The other day while I was on my usual 15 kilometer walk; I had the privilege of being accompanied by a young gentleman. I was into my third kilometer, I think; when he joined in. Almost throughout his walk, he had his head down, with intense concentration, staring at that contraption (what is more commonly known as the “smartphone”).
For a long while I thought, which emergency was it that was so urgent, that he hardly ever lifted his head up to see where he was going? Then I thought, he must be so important, that it required his undivided attention. I think I was his guiding beacon on when to turn at corners and junctions.
I thought he could have been reading a novel filled with intense suspense and excitement, like “The Maltese Falcon” or “Who Framed Roger Rabbit?”. I don’t think he delved into the works of Plato or others that required contemplation..
I don’t know what got him so engrossed for him to walk several kilometers around the neighbourhood with him staring at his smartphone.
He is not alone. Much of today’s society is very much like him. They won’t know what to do without their smartphones.
I would like to believe that many of them read e-books and stuff like that on their smartphones. Or do they? I would like to believe that they do. Dream on! After all, I am a dreamer.
Everyone seems to be busy and in a rush always. Modern technology seems to be the answer in being more efficient to save time.. If technology is helping people do a whole lot of things faster, then they should have a whole lot of time freed up each day, right? But people don’t seem to be freer. In fact, they are more busier than they first started out with. This is because with all that time saved in a day, they cramp it with more things to do.
I think that the art of reading could face the same fate as the sundial. People stopped using the sundial when mechanical pocket watches, watches and clocks became popular. They soon forgot how to use these sundials. It went extinct nearly 200 years ago.
These days, many of the younger generation don’t quite know how to tell the time of an analogue watch or clock.
If you are a traveler or tourist traveler (not sure if there is a difference); you may be fortunate to come across one of these sundials or sun clocks. Some of these sundials or sun clocks are on display in several parts of the world but they are mainly meant as decorative items.
Now, social media offers a wide variety of platforms and applications like Youtube, Buzzsprout, TitTok, Whatsapp, Twitter , Snapchat, Instagram… and the list goes on…These are all suppose to make sending messages, news, stories easier.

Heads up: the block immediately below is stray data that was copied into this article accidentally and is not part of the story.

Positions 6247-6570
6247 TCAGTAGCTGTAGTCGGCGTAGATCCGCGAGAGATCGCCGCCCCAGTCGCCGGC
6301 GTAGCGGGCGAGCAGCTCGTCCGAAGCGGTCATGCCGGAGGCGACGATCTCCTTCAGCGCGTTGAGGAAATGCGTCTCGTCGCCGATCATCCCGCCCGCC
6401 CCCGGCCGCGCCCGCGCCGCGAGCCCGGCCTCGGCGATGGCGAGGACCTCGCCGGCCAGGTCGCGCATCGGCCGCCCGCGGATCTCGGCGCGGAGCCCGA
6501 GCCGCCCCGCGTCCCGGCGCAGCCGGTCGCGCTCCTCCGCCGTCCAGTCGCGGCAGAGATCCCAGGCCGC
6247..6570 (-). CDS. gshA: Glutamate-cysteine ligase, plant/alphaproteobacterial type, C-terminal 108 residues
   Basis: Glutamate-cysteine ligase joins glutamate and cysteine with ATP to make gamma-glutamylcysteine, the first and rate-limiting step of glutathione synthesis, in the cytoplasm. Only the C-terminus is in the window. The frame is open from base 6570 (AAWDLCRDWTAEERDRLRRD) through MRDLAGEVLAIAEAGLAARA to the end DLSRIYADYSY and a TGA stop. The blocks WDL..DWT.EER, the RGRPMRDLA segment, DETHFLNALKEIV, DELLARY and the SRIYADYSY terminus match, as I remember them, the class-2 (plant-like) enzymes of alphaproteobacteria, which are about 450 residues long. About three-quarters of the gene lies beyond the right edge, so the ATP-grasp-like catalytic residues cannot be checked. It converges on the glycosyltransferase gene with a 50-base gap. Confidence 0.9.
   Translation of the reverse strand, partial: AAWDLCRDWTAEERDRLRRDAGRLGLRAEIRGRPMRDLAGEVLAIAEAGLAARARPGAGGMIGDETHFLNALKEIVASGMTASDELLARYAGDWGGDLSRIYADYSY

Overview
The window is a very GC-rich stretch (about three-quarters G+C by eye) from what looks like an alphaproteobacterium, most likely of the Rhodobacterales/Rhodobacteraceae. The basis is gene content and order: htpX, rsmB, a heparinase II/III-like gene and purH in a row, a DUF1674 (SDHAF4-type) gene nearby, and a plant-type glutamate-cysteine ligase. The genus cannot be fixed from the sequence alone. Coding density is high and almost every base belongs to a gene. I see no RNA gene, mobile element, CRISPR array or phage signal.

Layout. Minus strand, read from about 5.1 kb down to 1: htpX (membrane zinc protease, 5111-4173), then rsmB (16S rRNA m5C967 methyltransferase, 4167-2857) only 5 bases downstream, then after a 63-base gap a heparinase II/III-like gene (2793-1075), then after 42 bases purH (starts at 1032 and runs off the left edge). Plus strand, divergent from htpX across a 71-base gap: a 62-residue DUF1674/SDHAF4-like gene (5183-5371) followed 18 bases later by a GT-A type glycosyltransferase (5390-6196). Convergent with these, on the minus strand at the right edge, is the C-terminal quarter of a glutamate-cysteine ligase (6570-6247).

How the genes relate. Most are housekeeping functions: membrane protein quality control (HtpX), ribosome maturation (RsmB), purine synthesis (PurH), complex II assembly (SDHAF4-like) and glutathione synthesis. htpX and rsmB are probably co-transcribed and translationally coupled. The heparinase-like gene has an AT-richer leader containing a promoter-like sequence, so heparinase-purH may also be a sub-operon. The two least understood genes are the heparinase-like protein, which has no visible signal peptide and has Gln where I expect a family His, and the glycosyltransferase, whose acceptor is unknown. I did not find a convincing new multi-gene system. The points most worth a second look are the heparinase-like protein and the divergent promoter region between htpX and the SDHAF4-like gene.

With these apps come distractions – advertisements and other unrelated messages. These are time stealers. The whole point is to get ahead with time. But it may take three times as long to do something because distraction shows up in the form of advertisements, notifications and the bombardment of messages from various platforms. Get this: People are so compelled to look and check their smartphones for messages, etc, even if they did not get any.
Again, modern day technology may be great but it does expose you to distraction. People use Youtube and podcasts in place of reading a book, or articles.
Reading a book, be it a novel, science fiction or any other subject… turning the pages… re-reading paragraphs or chapters that may have caught your attention, highlighting or marking certain words or sentences (make sure that the book is yours or you have the permission from the owner 😄) adds “character” to reading.
If you have to use your smartphone, tablet or computer to read an article or you have dedicated some time to reading each day on your device for instance; temporarily turn off the notifications during your reading session to prevent you from being distracted.
Heads up: Simon Sinek’s “START WITH WHY”, is a pretty interesting read. His views and ideas are interesting, considered natural that most people don’t question;. They just follow. Those who disagree with his views, say that his management ideas are not very accurate. It is debatable.
A sundial is a device that indicates time by using a light spot or shadow cast by the position of the Sun on a reference scale. As the Earth turns on its polar axis, the sun appears to cross the sky from east to west, rising at sun-rise from beneath the horizon to a zenith at mid-day and falling again behind the horizon at sunset. Both the azimuth (direction) and the altitude (height) can be used to create time measuring devices. Sundials have been invented independently in every major culture and became more accurate and sophisticated as the culture developed.